What kind of career’s advice did you get as a young woman?
I grew up in Yugoslavia, prosperous and socialist country. Women worked, concept of stay at home mum was unknown to us. You had to be really poorly educated not to be in any type of work. I was always good at maths and science and both my parents are engineers so engineering was something I was naturally advised on to pursue as a career. This was reflected at the university – 50% of engineering students were female. When I moved to England, I was a rarity ( only 7% of engineering students were female).
What did you want to be when you left education?
Telecom engineer. My first job was telecom architecture of BT optical ring around London. I am still proud of it.
Did your mother work?
Yes, my mother was mechanical engineer and worked in Fiat as well as doing extra teaching at technology college associated with the factory.
Love & Relationships:
Do you think getting married is important?
What did you dream your future partner would be like when you were a little girl?
A prince ☺
Is your relationship with your partner the same as your parents’ relationship?
How like your mother are you?
I am more involved in my children’s every day activities.
What are your hopes for any daughters or young women you know?
To be able to pursue any career they like. I can see time and again girls are moulded into stereotypes ‘maths is not for you’.
Do you bring your son up the same way as your daughter? Do you think boys and girls should be brought up differently?
Exactly the same. They should be brought up exactly the same and be given the same opportunities.
If you don’t have children, what have you been able to do that having children would have prevented you doing? What has your focus been?
I have two children, boy age 12 and girl age10. I believe that I have a successful career in technology and my children enriched my life.
Expectations and Dreams:
Who are your heroines and why?
Mileva Einstein, for being brave to go against all stereotypes, to study maths when rarely any women did and to marry the genius Albert despite all pushbacks from his family and the society at the time.
What’s the bravest thing you’ve ever done?
Standing up on stage in front of 300 plus people and telling them that big transformation program we were leading is failing and that they to follow me if we are to stir the program boat in the right direction. At that point I did put my career at the biggest risk.
What drives you?
Innovation in technology and all areas of life. I have a passion for changing things for better.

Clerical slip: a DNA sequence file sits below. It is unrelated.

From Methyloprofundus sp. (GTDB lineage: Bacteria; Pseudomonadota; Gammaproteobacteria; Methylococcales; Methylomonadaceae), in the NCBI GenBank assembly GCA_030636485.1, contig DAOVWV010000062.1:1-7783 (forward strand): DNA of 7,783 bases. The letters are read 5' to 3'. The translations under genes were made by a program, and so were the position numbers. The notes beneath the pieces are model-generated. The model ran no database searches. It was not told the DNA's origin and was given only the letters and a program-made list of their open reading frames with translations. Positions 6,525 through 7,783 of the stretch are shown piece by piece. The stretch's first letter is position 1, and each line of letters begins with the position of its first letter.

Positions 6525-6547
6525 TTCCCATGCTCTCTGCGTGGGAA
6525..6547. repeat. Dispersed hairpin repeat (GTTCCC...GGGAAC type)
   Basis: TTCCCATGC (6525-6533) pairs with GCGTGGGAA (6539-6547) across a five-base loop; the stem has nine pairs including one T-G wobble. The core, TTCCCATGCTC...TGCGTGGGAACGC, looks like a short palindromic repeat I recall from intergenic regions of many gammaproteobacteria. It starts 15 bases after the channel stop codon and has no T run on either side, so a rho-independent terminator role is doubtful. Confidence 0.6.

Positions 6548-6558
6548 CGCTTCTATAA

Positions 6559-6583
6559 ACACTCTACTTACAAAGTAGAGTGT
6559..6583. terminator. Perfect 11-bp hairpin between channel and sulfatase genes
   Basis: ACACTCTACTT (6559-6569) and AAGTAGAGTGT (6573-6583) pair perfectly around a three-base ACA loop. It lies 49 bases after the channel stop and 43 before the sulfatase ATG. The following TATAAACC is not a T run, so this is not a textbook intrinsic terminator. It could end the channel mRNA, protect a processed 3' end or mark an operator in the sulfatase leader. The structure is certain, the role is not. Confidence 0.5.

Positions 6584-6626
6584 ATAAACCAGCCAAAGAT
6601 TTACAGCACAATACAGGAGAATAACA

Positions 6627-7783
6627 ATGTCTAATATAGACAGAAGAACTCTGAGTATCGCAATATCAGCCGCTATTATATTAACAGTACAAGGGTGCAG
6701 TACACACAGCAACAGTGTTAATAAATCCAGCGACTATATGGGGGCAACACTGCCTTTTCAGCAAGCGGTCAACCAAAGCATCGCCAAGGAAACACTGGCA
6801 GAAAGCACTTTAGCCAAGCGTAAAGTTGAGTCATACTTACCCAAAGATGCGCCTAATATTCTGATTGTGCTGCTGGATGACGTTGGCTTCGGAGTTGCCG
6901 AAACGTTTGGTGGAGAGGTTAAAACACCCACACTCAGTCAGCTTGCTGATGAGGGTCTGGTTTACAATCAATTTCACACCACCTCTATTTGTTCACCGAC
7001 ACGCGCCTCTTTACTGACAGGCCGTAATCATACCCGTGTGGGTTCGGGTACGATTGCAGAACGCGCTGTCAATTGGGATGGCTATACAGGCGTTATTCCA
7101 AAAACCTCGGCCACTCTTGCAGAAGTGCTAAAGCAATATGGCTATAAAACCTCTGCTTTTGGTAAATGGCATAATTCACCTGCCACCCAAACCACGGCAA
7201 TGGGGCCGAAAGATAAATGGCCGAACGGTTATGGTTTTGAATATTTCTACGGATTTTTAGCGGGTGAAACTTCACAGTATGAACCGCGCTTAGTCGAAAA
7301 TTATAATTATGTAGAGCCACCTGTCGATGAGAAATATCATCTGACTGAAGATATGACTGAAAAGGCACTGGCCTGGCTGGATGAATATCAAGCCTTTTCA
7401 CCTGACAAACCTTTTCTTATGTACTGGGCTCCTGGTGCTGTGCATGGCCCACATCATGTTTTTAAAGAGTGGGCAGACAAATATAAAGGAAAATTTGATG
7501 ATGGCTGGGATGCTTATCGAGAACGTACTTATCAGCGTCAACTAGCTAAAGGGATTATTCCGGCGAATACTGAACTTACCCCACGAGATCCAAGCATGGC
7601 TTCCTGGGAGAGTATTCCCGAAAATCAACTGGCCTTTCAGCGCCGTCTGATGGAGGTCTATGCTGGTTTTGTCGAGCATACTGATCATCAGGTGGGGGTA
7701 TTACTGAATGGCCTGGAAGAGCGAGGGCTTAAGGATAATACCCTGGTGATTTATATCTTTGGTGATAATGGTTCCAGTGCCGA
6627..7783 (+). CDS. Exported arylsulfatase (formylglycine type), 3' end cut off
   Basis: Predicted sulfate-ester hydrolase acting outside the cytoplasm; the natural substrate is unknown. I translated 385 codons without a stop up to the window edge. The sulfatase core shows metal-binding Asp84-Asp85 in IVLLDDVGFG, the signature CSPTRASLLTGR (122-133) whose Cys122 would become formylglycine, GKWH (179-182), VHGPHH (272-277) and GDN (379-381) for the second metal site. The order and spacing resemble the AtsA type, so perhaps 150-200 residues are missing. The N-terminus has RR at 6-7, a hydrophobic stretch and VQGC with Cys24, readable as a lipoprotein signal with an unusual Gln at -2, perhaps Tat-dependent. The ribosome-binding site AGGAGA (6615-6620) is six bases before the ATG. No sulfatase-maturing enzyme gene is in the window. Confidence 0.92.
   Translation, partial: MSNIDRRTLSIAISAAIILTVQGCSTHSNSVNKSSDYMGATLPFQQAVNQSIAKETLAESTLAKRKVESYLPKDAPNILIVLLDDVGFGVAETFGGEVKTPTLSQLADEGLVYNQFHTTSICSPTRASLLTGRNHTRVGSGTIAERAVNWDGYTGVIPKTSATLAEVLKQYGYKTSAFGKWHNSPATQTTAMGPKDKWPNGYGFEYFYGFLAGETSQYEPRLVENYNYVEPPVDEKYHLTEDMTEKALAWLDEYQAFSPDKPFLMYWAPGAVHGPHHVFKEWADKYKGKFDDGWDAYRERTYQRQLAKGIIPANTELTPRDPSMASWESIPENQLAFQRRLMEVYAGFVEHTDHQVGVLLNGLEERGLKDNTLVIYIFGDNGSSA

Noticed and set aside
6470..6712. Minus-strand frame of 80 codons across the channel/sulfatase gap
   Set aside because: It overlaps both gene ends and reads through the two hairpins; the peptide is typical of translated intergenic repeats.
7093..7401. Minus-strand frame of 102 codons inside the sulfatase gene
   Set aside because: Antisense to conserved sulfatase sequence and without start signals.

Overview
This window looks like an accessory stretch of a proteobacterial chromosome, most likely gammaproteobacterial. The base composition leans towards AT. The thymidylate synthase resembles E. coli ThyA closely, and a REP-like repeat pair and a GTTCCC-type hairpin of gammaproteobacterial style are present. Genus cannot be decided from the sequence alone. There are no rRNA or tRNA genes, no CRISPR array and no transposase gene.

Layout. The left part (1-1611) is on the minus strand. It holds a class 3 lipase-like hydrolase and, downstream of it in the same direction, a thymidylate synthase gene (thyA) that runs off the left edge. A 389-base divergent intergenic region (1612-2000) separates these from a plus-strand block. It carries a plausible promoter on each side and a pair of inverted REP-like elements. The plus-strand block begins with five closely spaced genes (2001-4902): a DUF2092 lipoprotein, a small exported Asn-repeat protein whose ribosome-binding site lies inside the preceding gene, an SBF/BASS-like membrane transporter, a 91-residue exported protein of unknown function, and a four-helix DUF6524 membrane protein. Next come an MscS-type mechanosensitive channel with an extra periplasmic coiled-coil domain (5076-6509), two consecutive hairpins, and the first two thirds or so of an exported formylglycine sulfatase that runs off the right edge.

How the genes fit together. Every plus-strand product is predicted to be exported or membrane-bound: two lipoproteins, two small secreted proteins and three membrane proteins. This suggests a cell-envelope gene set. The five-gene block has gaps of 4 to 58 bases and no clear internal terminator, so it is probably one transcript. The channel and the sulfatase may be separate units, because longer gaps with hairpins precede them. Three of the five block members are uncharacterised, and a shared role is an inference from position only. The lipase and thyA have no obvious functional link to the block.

What are your values?
Honesty, Compassion, Bravery
What is your biggest achievement?
Being mum and being good female leader ( not because of myself but because I will be able to show it to my daughter and her friends that it is possible)
How old are you?
What has been your favourite age to be and why?
20s – my student years were brilliant, 30s – – my children were born, 40s- my career is proving to be a highly successful one
Do you think it’s better to be young now than when you were young? (Or better now than when your parents were young?)
It was much easier when I was young. The pressure children have from the digital age is huge and unnecessary. It was much easier for me to keep my confidence levels high without my photos being uploaded on various platforms for hundreds of people to see and comment on. I wasn’t even interested what other people were thinking of me when I was experimenting with my hair style or my wardrobe. It is was much easier for me to be authentic.
What are the pros and cons of being a woman?
Pros: motherhood, Cons: not fully understanding how man can support family equally
What have been the biggest challenges in your life?
Juggling motherhood, care for my elderly parents and keeping the career in good pace of progress
Self-image – Body or Looks:
Why do you dress the way that you do?
It is simple and yet I still think it looks elegant
What would be your musical soundtrack?
Coldplay : Adventure of a lifetime
Do you have a life’s motto?
Anything else you’d like to add?
As a mum I realized that it is more important to focus on my children’s happiness than on their achievement. We became so obsessed with league tables and results in this country and this is largely driven by the schools and their business model. I don’t want my children to be part of anyone’s business model.